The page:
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Her biggest wish

img  Tobias

What is the true desire of the fanatic music fan? Everyday, she (if we may believe Nick Hornby, it's probably a man, but let’s just assume it’s a "she" for a change) is swamped with information on new bands, new stars, new albums and new songs, each single one screaming for attention, each one claiming to save her life, each one offering worlds of identification and of deep knowledge. To a fanatic, there is never too much interesting music out there. There is always too little. And still, a just recently released compilation by the “difficult fun” label could render just about all of it useless.

Let’s just have a look at what the fanatic music fan will find here. But not before she has pleasurably pealed the wonderfully heavy vinyl record from the plastic protection cover, which also includes a deliciously bizarre booklet, a yellow memo card (with the somwhat cryptical text “Up Jubilee Sod” printed on it) and a transparent strip of smooth paper containing the tracklisting for the album. There’s even a piece of robust cardboard with a cut-out, allowing you to see the little drawing on the center of the record. The fanatic music fan likes the incredible amount of care which has gone into the packaging and makes it stand out from about anything else she’s got on her shelf.

She then drops the needle and spins the black circle. With a mixture of amazement and amusement she must confess that, in all her years of musical education, she has hardly ever encountered a wilder mix. On the one hand, there’s a bunch of songs that hark back to the golden days of post-punk. If that doesn't tell you anything, think of bands like “The Psychedelic Furs”, “The Teardrop Explodes” and “The Fall” (and add an extra dose of madness). If that doesn’t tell you anything either, think of weird, but danceable beats, crotchety synthesizers and apathetic vocals.
Another part of the tracks is made up of experimental sound collages: “Internacine Slakes”, for example sounds like a wannabe-rockstar falling over his cheap drum kit after emptying three pitchers of beer on his own and then selling the recordings to his 15-year old nephew, who likes to produce “ambitious” industrial pieces on his home pc.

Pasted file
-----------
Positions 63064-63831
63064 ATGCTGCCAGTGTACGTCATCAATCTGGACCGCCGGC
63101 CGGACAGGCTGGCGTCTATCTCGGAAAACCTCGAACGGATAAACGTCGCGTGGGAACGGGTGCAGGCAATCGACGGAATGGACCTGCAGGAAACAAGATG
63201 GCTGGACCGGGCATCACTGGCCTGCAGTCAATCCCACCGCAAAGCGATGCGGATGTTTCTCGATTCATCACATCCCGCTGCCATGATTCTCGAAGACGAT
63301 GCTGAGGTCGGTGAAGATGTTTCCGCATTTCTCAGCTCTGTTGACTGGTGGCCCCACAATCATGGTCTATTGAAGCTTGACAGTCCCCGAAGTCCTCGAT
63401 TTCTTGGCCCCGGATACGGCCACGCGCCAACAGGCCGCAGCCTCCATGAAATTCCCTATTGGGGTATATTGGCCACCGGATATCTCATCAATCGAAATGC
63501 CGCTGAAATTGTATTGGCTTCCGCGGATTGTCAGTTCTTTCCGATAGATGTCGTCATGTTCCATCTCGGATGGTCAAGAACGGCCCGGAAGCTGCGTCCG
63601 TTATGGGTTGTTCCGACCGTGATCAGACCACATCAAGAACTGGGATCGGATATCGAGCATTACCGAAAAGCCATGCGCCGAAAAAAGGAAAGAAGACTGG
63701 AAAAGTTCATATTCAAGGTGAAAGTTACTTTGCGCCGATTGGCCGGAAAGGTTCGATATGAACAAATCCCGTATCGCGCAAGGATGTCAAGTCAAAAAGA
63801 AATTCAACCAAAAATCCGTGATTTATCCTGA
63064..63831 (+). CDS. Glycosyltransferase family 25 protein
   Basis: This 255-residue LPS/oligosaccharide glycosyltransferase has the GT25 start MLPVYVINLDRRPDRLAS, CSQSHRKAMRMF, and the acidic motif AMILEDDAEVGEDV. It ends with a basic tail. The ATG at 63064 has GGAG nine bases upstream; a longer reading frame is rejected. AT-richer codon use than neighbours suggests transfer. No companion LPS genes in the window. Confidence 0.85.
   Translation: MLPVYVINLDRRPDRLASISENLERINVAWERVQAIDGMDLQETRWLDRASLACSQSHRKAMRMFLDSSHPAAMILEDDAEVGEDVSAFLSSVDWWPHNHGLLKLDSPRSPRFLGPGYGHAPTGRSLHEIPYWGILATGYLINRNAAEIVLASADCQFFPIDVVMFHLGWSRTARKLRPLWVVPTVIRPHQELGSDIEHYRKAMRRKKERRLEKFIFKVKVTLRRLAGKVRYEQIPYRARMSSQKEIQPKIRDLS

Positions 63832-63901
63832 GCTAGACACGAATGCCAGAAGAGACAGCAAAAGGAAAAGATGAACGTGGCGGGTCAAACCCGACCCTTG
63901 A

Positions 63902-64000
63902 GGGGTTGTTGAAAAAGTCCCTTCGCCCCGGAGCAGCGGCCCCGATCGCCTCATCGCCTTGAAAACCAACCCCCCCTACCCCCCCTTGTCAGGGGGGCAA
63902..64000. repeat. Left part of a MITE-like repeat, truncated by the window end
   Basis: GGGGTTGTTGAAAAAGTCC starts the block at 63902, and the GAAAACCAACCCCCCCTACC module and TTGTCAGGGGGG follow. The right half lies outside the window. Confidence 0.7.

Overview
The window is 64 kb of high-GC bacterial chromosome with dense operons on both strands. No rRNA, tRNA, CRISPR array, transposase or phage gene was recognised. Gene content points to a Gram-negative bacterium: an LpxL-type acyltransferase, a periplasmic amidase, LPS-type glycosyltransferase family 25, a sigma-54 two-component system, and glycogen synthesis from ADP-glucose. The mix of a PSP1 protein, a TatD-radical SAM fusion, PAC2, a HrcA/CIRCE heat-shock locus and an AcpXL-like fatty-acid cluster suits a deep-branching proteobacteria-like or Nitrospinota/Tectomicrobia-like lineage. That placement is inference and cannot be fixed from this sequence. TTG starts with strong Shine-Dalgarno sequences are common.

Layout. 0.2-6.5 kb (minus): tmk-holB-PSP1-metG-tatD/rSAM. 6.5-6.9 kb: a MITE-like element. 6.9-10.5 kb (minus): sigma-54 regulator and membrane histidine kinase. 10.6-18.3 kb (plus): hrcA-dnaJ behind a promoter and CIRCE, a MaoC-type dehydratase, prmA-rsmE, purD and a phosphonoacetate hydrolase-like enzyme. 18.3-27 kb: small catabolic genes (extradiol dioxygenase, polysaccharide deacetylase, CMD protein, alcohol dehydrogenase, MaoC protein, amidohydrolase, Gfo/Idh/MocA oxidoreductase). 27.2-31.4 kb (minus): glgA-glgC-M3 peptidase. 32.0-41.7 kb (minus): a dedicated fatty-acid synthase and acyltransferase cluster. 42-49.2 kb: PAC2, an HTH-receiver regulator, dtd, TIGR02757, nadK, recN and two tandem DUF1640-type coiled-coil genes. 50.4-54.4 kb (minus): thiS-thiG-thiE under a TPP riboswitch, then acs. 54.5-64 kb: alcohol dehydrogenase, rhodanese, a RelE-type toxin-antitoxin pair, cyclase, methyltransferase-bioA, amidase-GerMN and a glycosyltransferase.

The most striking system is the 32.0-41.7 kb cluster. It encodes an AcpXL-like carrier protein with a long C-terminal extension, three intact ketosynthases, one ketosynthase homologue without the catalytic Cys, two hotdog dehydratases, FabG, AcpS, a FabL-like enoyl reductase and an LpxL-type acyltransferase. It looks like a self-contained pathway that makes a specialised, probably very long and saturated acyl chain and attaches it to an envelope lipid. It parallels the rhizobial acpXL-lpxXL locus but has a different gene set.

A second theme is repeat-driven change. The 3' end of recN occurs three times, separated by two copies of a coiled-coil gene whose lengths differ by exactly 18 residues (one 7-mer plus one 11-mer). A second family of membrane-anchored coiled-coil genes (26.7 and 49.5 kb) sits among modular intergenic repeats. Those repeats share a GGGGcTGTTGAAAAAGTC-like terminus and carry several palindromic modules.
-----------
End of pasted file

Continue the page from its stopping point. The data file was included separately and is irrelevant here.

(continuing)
The final third consist of the “hits” – songs which should have been big somewhere on earth (even if it were only in Mongolia), but got lost somehow. “Medvedkovo” by russian project "Star Wars" is such a song, a bittersweet tale of finding love in ugly places.

All of this means a lot to the fanatic music fan: She can now surprise her boyfriend with a tape of the most out-there music and impress her other fanatic music fan-friends with this incredibly posh record and the brilliant, yet obscure music on it. But there’s more to this story yet. For even though she has discovered a fair deal of fascinating sounds and acts in the course of the years, our fanatic music fan wishes nothing more than to be able to get back to her childhood days. To the time, when she didn’t know anything of music and least of all about the bands behind it. She yearns back to be able to listen to that mix tape again, which she got from a girl from a higher grade, which contained all these brilliant songs she’d never heard of and which changed her life. She whished she could listen to them like she did that very first time she put the tape on – without expectations, without reference points and with an entirely free mind. And how she burns to feel that wild hearbeat again, when first hearing those songs, the short moment, when her breath stopped and she got lost entirely.

That’s where “Game & Errancy” is taking her: Almost without exception, the bands included on it don’t have any homepages or history. It’s almost as if they jumped over from a parallel world, just for one song. Everything is still possible and her fantasy starts flipping and flopping like that of a little child. The booklet contains none of the usal promo babble, but drawings, diagrams and dadaistic texts instead. Sometimes, though, there’s a little story. But when there is, it sounds rather like a fairy talel – “Mom” were alledgedly two 13-year old Berlin-girls, who recorded themselves during a single lunch break in school.

The fanatic music fan could not be more happy: With a single record, her deepest desire has been fulfilled: She has finally “hit the bottom” again – and reached a place of total naivete she thought she had lost forever. Occasionaly, she will surf the internet in search of some of the “Game & Errancy”-bands with all those strange names. But when she does find something on google, she’s afraid to click on the link. After all, she wouldn’t want to know too much about anything ever again.

Homepage: Difficult Fun

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